"County still state's fastest growing"
Last week’s release of Census Bureau figures brought good news for Shelby County and better news for several of its cities.
The county remains the fastest-growing in the state, according to the census, and two cities – Calera and Chelsea – more than doubled in size. Several other cities posted double-digit growth.
Government and school leaders throughout the county express joy over the growth, but they also understand that infrastructure and services must keep up with the growth.
The population of the county grew by 51,792 between 2000 and 2010, according to figures released by the United States Census Bureau. That’s a 36.1 percent increase in the 10 years since the last census.
The increase makes Shelby County the fifth-largest county in the state, passing Tuscaloosa County.
In 2000, the county’s population was 143,293. In 2010, that number has grown to 195,085.
The Shelby County cities of Calera and Chelsea more than doubled their populations in the decade span between 2000 and 2010, according to Census figures.
Calera’s population rose from 3,158 in 2000 to 11,620 in 2010, an increase of 267.9 percent.
Chelsea grew from 2,949 residents in 2000 to 10,183 in 2010, an increase of 245.3 percent.
Another city in Shelby County also made news in the growth category.
Alabaster’s population has risen 34.2 percent since 2000, making it the 16th-largest city in Alabama. Alabaster’s 2010 population was 30,352, up 7,733 from the 2000 Census figure of 22,619.
“This is great news for Alabaster,” said Mayor David Frings. “We have put plans in place that have allowed us to grow at a controlled and manageable rate. This means that we are able to continue the high quality services for all of our citizens and continue to grow the market for our businesses.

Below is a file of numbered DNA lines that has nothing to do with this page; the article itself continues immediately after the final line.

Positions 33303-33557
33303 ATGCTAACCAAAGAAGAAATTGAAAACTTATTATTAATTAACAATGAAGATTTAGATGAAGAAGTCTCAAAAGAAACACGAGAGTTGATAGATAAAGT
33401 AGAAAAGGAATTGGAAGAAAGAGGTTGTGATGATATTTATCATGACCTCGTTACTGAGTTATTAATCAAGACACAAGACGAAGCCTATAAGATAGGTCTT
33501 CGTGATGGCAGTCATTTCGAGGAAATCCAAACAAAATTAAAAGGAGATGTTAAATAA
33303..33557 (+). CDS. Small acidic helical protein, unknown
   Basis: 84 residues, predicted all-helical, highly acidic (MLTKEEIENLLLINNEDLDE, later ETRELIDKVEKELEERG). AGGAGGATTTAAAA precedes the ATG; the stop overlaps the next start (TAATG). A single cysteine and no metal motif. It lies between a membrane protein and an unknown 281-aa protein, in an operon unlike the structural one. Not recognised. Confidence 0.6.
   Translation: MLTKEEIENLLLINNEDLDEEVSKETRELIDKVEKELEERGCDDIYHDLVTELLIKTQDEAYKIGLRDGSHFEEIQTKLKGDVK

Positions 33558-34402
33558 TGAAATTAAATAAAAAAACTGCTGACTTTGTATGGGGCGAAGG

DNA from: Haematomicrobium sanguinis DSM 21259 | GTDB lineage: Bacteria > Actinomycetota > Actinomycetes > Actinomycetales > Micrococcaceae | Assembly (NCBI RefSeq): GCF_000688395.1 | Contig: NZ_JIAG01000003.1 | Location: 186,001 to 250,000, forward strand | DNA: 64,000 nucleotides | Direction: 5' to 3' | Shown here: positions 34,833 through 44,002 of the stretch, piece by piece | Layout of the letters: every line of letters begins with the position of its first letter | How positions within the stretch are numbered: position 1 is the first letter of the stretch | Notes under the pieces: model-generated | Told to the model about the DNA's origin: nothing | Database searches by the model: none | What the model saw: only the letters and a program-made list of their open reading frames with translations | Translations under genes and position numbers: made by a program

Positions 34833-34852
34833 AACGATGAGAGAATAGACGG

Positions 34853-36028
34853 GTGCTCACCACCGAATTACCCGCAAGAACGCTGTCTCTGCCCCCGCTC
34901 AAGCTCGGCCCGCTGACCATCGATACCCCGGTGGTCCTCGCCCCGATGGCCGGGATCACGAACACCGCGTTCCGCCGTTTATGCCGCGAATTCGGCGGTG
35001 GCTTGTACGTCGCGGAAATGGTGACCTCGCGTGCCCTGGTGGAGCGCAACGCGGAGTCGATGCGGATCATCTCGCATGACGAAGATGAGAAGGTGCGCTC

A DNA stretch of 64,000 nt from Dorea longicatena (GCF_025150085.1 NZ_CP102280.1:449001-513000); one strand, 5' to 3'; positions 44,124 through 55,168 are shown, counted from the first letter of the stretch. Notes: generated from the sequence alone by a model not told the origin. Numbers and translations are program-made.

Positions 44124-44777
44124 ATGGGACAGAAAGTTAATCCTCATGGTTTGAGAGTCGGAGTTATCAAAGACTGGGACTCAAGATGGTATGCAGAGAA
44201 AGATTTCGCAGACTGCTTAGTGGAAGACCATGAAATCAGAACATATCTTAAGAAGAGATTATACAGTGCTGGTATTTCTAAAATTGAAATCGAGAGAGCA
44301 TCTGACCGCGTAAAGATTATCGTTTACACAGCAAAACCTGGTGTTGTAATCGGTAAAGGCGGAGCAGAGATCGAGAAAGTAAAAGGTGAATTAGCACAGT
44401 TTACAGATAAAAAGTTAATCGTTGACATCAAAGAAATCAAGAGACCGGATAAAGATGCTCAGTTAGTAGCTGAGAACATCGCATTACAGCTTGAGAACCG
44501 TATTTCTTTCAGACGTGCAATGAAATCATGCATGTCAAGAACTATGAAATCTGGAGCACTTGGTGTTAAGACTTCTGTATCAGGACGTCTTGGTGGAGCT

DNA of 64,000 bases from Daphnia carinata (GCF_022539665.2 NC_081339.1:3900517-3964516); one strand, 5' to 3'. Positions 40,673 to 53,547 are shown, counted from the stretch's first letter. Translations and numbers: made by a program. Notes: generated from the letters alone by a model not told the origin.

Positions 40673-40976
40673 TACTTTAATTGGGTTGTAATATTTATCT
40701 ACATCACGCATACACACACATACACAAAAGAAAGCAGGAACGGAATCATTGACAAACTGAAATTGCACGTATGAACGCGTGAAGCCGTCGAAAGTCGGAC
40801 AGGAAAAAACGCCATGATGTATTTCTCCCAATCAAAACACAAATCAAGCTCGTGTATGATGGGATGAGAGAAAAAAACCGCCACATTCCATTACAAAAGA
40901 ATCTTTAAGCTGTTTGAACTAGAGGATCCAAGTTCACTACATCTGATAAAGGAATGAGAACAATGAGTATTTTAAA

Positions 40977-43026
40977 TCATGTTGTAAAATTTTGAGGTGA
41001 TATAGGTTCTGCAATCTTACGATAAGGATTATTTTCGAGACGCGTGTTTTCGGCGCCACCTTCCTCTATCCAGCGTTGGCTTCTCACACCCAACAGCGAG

“Businesses want to increase their bottom line, and planned sustainable growth allows this to happen without compromising the quality of life for our citizens,” Frings said.
Schools must keep up with the influx of students. That’s a problem Alabaster is facing, according to Councilwoman Sophie Martin.
“This raises the question of whether we are doing everything we can to handle the growth,” Martin said, adding that schools in Alabaster are showing the effects of a booming population. “We need to put a good plan in place for now and for 10 years from now.”
Another issue that must be addressed is redistricting, and Alabaster officials already are working on that.
Alabaster City Councilman Rick Walters is heading up a committee to redraw the voting districts necessitated by the shift in population. Councilmen Adam Moseley and Scott Brakefield are serving on the committee, along with City Clerk Marsha Massey, City Administrator George Henry and a representative from the city’s building and fire departments.
Walters said the new districts will be closely divided based on population and using as many natural boundaries as possible.
Several other cities in the county also posted double-digit growth:
In addition, Westover, which incorporated in 2001, made the Census for the first time with a population of 1,275.
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